A Passion for History

Saturday, February 22, 2020
History was always my least favorite subject. The way it was taught was an endless series of dates and events, mostly centered around wars. When I got to the age when I had to pass the New York States Regents Exams (do they even have those now?), we used to joke about the fact that the most important thing to know was three causes and three results of every war that ever happened.

The only history that had any interest for me at all was ancient Egypt. I think it was because of the pyramids and the odd writing that was pictures and the way kings were buried with gold and jewels and, yes, food and drink for the afterlife.

Needless to say, I didn’t take any history classes in college. Who needed to know more of that boring stuff?

I’ve figured out that the problem was (is?) history is taught all wrong. The part they leave out is that history is the story of people and ideas and a way of life.

I think the first time I realized this was when I went to the Adams National Historical Park in Quincy, Massachusetts. Here you can tour the birthplaces of John Adams and John Quincy Adams and hear about their lives. Their lives.

What most impressed me was the relationship between John Adams and his wife, Abigail. Women don’t get a lot of mention in the history books, so it was a revelation to me that Abigail was John’s most trusted advisor. While he spent a lot of time away from home in Philadelphia, the two maintained a lengthy correspondence. He would tell her what decisions faced the fledgling republic, and she would suggest solutions to him. He valued her opinions.

That led to a trip to Abigail’s birthplace in Weymouth, Massachusetts. What impressed me most about this home was how small it was. And the steep set of stairs you had to climb to reach the bedrooms. It was very modest compared to the Adams’ residences.

Abigail was the great-granddaughter of a minister at Old Ship Church in Hingham, Massachusetts. The building is now a Unitarian-Universalist congregation. I attended services there for a couple of years, sitting in the old box pews just like Abigail might have a couple of hundred years before. That’s the kind of thing that brings history alive for me.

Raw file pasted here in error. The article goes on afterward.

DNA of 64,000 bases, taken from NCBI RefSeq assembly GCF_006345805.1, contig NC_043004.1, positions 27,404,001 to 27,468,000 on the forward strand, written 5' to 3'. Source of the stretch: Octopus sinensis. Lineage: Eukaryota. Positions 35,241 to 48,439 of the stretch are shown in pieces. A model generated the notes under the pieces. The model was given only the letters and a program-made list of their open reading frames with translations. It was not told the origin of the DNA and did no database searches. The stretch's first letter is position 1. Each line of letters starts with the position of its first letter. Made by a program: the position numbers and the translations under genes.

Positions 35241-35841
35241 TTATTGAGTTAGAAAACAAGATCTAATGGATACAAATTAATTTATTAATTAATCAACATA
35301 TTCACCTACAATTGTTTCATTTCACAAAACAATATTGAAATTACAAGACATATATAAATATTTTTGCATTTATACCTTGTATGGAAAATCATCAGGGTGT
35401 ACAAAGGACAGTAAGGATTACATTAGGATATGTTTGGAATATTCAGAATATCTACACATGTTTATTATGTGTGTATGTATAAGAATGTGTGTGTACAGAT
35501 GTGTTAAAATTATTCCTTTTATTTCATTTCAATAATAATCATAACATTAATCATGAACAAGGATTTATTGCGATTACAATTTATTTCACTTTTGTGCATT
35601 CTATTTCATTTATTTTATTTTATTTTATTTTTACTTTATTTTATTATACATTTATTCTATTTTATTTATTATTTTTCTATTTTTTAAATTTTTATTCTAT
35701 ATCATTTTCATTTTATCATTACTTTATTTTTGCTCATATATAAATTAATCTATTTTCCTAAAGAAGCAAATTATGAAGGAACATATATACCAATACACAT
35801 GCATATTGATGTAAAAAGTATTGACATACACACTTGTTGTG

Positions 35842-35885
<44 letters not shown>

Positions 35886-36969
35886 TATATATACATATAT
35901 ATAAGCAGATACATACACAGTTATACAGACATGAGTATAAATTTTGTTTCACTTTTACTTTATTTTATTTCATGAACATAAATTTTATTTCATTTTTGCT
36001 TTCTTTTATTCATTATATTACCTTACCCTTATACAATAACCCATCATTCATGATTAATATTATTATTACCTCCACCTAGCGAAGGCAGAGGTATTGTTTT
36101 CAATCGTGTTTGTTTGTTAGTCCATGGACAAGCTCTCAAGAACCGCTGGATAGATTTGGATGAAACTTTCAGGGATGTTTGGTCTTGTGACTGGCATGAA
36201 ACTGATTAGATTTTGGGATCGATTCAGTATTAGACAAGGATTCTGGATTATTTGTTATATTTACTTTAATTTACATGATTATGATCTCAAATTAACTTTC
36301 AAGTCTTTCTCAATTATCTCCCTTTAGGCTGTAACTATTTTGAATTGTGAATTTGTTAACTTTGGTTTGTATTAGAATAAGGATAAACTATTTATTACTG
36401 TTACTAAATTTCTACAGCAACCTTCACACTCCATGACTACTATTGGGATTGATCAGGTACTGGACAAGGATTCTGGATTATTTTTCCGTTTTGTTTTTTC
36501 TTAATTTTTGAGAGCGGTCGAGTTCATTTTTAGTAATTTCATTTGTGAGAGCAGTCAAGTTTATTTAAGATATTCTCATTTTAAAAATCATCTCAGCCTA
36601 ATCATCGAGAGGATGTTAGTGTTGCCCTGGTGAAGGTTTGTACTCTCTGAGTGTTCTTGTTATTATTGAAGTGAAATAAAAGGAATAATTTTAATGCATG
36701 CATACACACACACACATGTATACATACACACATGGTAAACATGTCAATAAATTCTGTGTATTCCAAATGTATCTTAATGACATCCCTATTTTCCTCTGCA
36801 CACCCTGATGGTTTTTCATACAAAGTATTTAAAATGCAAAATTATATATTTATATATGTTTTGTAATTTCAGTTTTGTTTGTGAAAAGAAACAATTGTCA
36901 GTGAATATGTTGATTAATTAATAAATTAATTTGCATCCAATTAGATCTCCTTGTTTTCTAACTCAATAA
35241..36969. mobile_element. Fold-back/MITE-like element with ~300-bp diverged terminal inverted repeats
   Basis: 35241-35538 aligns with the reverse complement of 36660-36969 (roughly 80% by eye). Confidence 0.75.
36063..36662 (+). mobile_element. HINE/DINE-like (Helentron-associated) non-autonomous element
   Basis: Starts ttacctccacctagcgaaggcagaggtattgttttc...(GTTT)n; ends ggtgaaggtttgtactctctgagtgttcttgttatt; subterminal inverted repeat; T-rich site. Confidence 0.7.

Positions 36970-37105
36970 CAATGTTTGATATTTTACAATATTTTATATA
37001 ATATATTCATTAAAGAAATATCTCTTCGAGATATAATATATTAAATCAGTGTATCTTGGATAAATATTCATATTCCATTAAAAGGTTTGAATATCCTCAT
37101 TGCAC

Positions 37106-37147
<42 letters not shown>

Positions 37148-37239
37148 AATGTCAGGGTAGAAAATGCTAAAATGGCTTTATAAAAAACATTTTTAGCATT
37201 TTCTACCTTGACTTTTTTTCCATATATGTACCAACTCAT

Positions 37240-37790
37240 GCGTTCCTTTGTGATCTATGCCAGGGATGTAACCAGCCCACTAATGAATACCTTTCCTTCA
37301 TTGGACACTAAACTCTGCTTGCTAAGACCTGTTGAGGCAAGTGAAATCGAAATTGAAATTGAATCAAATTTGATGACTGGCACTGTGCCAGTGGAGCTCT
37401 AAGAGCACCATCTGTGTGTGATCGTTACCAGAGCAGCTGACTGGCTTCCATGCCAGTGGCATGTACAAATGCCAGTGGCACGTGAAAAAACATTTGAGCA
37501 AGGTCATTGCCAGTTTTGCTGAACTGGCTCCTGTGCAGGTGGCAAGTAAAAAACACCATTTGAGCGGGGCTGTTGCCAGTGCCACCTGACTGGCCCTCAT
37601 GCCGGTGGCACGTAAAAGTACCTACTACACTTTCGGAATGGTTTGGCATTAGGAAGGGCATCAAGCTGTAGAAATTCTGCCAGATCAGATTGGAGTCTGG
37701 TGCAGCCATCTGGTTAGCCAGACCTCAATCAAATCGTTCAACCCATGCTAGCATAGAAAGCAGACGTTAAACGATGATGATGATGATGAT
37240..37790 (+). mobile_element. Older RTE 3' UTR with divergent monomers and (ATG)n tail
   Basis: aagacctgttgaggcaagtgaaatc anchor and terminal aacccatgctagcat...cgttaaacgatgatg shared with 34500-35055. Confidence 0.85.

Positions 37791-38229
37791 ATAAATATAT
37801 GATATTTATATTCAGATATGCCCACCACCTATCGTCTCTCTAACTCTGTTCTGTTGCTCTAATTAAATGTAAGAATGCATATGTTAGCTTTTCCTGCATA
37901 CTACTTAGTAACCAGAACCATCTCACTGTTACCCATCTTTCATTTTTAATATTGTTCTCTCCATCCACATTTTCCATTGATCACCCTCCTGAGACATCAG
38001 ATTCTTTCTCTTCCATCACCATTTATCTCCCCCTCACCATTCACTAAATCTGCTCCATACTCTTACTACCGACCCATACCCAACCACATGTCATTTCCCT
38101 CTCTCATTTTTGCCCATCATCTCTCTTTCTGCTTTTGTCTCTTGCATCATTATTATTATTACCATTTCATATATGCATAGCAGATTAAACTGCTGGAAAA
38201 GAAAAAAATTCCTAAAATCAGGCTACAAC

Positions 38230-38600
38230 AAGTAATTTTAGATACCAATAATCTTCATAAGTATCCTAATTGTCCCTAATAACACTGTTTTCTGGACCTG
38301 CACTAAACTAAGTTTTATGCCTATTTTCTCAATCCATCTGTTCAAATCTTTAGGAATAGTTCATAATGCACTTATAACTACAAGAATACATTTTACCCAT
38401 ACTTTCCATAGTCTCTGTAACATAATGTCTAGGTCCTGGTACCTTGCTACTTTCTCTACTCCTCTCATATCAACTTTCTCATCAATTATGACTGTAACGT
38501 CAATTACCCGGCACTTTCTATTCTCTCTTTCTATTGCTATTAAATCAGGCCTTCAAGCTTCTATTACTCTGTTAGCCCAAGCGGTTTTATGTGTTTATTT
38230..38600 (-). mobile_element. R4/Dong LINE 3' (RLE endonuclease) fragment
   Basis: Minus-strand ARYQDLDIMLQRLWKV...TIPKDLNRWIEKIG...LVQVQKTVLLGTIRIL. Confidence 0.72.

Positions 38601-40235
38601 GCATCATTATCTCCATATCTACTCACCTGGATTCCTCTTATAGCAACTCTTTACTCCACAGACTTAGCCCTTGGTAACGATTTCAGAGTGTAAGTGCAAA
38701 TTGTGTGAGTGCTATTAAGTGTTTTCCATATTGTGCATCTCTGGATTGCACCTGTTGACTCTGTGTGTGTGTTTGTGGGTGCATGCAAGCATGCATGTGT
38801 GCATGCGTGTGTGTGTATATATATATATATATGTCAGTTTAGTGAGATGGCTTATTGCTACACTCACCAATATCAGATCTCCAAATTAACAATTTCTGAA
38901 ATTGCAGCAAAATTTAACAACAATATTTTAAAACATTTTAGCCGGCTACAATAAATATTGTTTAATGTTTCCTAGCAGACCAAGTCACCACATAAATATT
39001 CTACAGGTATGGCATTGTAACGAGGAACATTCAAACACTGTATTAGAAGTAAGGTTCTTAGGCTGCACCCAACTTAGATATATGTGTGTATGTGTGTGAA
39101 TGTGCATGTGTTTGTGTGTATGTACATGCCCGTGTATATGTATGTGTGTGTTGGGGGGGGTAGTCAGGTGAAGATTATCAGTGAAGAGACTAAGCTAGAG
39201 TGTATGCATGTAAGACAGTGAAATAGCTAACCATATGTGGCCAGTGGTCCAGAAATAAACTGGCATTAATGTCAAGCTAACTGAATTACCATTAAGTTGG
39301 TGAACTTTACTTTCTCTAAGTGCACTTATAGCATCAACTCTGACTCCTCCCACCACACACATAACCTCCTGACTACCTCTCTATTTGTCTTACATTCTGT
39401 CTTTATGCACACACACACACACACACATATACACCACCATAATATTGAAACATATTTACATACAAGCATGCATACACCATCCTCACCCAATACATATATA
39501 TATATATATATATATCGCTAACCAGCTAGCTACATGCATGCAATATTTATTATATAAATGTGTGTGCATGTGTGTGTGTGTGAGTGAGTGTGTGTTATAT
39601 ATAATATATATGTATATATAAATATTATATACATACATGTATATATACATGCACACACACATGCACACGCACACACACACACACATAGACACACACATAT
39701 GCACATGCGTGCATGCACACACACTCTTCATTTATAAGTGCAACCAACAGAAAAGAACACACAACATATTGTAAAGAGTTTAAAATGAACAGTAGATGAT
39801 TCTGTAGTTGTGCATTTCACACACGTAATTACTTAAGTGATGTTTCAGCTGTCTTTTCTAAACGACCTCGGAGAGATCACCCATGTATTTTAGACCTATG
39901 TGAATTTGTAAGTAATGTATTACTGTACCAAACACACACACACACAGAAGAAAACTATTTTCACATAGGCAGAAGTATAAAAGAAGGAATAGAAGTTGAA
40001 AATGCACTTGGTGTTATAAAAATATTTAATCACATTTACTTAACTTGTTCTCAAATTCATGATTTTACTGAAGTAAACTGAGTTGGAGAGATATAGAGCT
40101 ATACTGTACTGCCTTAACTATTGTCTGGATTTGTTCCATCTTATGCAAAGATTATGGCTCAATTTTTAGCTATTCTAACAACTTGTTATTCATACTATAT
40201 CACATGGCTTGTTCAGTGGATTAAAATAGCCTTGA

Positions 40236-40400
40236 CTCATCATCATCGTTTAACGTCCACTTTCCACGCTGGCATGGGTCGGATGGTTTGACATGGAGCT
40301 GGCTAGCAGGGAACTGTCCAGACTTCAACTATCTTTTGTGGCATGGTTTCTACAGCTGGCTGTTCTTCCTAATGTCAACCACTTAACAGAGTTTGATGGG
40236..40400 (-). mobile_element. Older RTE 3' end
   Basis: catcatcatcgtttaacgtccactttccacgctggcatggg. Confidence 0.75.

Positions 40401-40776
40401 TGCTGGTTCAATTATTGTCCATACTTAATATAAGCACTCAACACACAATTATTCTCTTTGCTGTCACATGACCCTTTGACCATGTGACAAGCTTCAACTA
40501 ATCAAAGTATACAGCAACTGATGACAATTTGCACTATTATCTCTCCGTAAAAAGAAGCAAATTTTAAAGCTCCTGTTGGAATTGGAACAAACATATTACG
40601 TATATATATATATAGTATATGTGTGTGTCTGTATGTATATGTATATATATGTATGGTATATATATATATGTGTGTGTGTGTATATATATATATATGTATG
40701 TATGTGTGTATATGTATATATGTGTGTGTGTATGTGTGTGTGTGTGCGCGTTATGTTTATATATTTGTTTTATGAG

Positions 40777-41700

As I continue to read books on the history of the Victorian Age for my new mystery series, I’m also discovering a lot about the people. Again, this is a vastly different emphasis than what is given in history classes. I vaguely remember one of those classic pictures of Queen Victoria in my history book, with references to the Opium Wars and the mean streets of Victorian London.

In America, the same period saw the rise of the the women’s suffrage movement. We heard the names Susan B. Anthony and Elizabeth Cady Stanton. We also heard about the Oneida Community, a religious communal society where property was held in common.

What was left out was the rise of spiritualism and the belief that certain people, usually women, could communicate with the dead, often via rappings that were signals from beyond. And that women were motivated to communicate with the dead because of the number of babies who died in their first year and children often not much longer after that. Oppressed and nearly constantly pregnant, some women rebelled against this lifestyle, seeking not only the vote, but the right to choose who they would marry or stay married to.

And in Oneida, that religious community? It also espoused free love, where any two consenting adults could have sex together. Even outside Oneida, religious ecstasy was often equated with sexual passion.

And you thought those Victorians were straight-laced, didn’t you?

I’m just beginning to get a feel for the complexities of the people and the movements that occurred during the Victorian Age. The passions and the longings that drove them. The changes brought about by electricity and rail travel and the telegraph. If I’d been taught this kind of history in school, I’m sure I would have been a lot more interested in it.

No comments

Powered by Blogger.


Elise's bookshelf: currently-reading

A Clash of Kings
0 of 5 stars
tagged: currently-reading